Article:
Baby Tee from Adult Tee (Free Pattern and Tutorial) | stitchesandsunflowers.com  Baby Tee from Adult Tee (Free Pattern and Tutorial) | stitchesandsunflowers.com

Baby Tee from Adult Tee (Free Pattern and Tutorial) | stitchesandsunflowers.com

Step two:

Cut out the pattern. If your tee shirt’s design is too wide for the pattern, you have two options. You can either cut off the design or cut your tee shirt piece a little wider. As you can see, I chose to widen the shirt. In this case it’s important to make sure you cut the sleeve pieces a little bit wider as well.

Baby Tee from Adult Tee (Free Pattern and Tutorial) | stitchesandsunflowers.com      Baby Tee from Adult Tee (Free Pattern and Tutorial) | stitchesandsunflowers.com

Step three:

Cut the existing ribbing/collar off the adult tee shirt. If you’re worried about making the ribbing too thin to be a collar for the baby tee, you can always unpick the stitches and remove it that way.

Baby Tee from Adult Tee (Free Pattern and Tutorial) | stitchesandsunflowers.com

Step four:

Using a stretch stitch or a serger, sew the shoulder seams and side seams.

Baby Tee from Adult Tee (Free Pattern and Tutorial) | stitchesandsunflowers.com

 

+Tip: Instead of using a plain zig-zag stitch as my stretch stitch I like to use the blind hem stitch, which is a stretch stitch with straight stitches and zig-zag stitches. This makes it so that the points of the zig-zag stitch don’t show in your seam from the right side of the shirt. In order to do this, make sure that the points of the stitch are faced toward the seam allowance, or edge of the fabric, and the flat part of the stitch is along the seam.

Baby Tee From Adult Tee (Free Pattern and Tutorial) |stitchesandsunflowers.com
The points face inward the seam, and will show when the fabric stretches.
Baby Tee from Adult Tee (Free Pattern and Tutorial) | stitchesandsunflowers.com
Here, the points face the edge of the fabric, or seam allowance, and the flat stitches line the seam for a neater look

 

 

 

 

 

 

 

 

Step five:

Cut the ribbing you separated from the original shirt to a length of 15 inches. You can measure around the neck hole with a measuring tape if you want to double check. Sew the ends right sides together to create a neck band.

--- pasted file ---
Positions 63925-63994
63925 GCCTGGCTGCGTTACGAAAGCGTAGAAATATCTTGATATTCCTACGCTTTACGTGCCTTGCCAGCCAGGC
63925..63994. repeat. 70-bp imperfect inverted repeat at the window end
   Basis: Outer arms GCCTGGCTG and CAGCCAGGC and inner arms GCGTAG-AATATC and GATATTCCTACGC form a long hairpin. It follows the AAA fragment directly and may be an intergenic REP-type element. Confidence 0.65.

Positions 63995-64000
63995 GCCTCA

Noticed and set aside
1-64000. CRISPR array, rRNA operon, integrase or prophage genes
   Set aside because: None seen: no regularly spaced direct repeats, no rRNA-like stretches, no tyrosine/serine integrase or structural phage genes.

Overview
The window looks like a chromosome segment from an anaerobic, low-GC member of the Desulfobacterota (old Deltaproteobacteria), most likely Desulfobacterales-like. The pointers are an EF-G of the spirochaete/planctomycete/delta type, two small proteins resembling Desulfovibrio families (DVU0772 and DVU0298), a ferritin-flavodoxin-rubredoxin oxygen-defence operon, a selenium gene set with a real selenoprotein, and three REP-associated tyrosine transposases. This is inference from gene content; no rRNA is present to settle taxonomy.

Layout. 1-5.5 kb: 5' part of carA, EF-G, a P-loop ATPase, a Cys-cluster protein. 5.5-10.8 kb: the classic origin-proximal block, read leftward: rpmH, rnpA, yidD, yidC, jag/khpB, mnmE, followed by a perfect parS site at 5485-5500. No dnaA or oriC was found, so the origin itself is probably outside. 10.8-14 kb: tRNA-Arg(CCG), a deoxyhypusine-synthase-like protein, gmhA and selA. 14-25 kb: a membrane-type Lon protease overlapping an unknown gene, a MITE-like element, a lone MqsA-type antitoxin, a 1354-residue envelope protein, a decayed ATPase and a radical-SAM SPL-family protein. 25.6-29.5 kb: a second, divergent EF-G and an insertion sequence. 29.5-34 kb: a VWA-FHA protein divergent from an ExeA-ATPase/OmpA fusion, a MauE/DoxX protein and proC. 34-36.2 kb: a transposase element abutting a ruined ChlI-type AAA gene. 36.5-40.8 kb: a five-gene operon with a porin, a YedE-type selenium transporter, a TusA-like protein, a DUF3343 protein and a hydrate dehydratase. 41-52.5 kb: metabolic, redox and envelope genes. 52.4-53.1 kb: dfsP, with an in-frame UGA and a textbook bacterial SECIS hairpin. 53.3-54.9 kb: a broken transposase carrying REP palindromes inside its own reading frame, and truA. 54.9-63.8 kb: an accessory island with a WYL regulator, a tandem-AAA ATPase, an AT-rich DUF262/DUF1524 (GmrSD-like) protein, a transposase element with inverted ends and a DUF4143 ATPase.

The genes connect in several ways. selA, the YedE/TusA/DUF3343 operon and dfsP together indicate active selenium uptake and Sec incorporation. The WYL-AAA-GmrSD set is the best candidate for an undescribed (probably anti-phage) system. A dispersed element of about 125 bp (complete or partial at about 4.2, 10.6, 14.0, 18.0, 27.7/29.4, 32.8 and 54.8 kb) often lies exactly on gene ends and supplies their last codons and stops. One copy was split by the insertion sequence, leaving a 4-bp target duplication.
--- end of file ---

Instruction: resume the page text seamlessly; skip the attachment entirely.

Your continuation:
Baby Tee from Adult Tee (Free Pattern and Tutorial) | stitchesandsunflowers.com Baby Tee from Adult Tee (Free Pattern and Tutorial) | stitchesandsunflowers.com

Step six:

Attach the ribbing. With the shirt right sides out, pin or simple line up the edges right sides together. Sew or serge around the neck hole.

Baby Tee from Adult Tee (Free Pattern and Tutorial) | stitchesandsunflowers.com

Step seven:

Sew the sleeves. Fold them in half with the right side in and sew the sleeve seams.

+Tip: I like to use the original hem of the tee shirt, but if you just sew your seams on top of the hem it can look sloppy and/or unprofessional. To avoid this I simply unpick 3/4 to 1 inch of hem on each side of the seam before sewing. Then, after sewing I can go in and hem that spot, imitating the stitches that were already there. It’s still not perfect, but I like it better.

Baby Tee from Adult Tee (Free Pattern and Tutorial) | stitchesandsunflowers.com

Baby Tee from Adult Tee (Free Pattern and Tutorial) | stitchesandsunflowers.com                    Baby Tee from Adult Tee (Free Pattern and Tutorial) | stitchesandsunflowers.com      Baby Tee from Adult Tee (Free Pattern and Tutorial) | stitchesandsunflowers.com

Step eight:

Sew the sleeves to the shirt. With the shirt inside out and the sleeves right side out, pin the sleeve into the armhole with right sides together. Sew around the armhole.

Baby Tee from Adult Tee (Free Pattern and Tutorial) | stitchesandsunflowers.com

Step nine:

Hem the tee shirt. You can use a stretch stich like I showed earlier, but I tend to not like the zig-zag stitch showing on my hem. If you’re more adventurous than me you could also use a double needle, I just haven’t tried one yet. My solution is….. a blind hem.

+Tip: How to sew a blind hem:

  1. Fold up your desired hem (for this pattern, 3/4 inches). Press

Baby Tee from Adult Tee (Free Pattern and Tutorial) | stitchesandsunflowers.com    Baby Tee from Adult Tee (Free Pattern and Tutorial) | stitchesandsunflowers.com

2. Fold the other way (like an accordion) and press with 1/8 to 1/4 inch fabric sticking out.

3. Set your sewing machine to the blind hem stitch. Use the stitch that looks the same as where this arrow is pointing. Don’t forget to also set your stitch width if you need to on your machine.

Baby Tee from Adult Tee (Free Pattern and Tutorial) | stitchesandsunflowers.com     Baby Tee from Adult Tee (Free Pattern and Tutorial) | stitchesandsunflowers.com

4. Sew down the hem so that the needle sews straight stitches onto the hanging-off-edge of the fabric and catches the fold of the fabric with the zig-zag stitch. Go slow so you don’t miss spots. The zig-zags are what will hold your hem together.

5. Press the hem back down to it’s regular spot. Here’s what it should look like:

Baby Tee from Adult Tee (Free Pattern and Tutorial) | stitchesandsunflowers.comBaby Tee from Adult Tee (Free Pattern and Tutorial) | stitchesandsunflowers.com

Now, you’re done! Enjoy your new shirt. If you have any questions or favorite baby clothes to make, please let me know!

If you’d like to share your finished baby shirt with me, share on Instagram with #stitchesandsunflowers or post it on our facebook page. I’d love to see them!

Love, Jess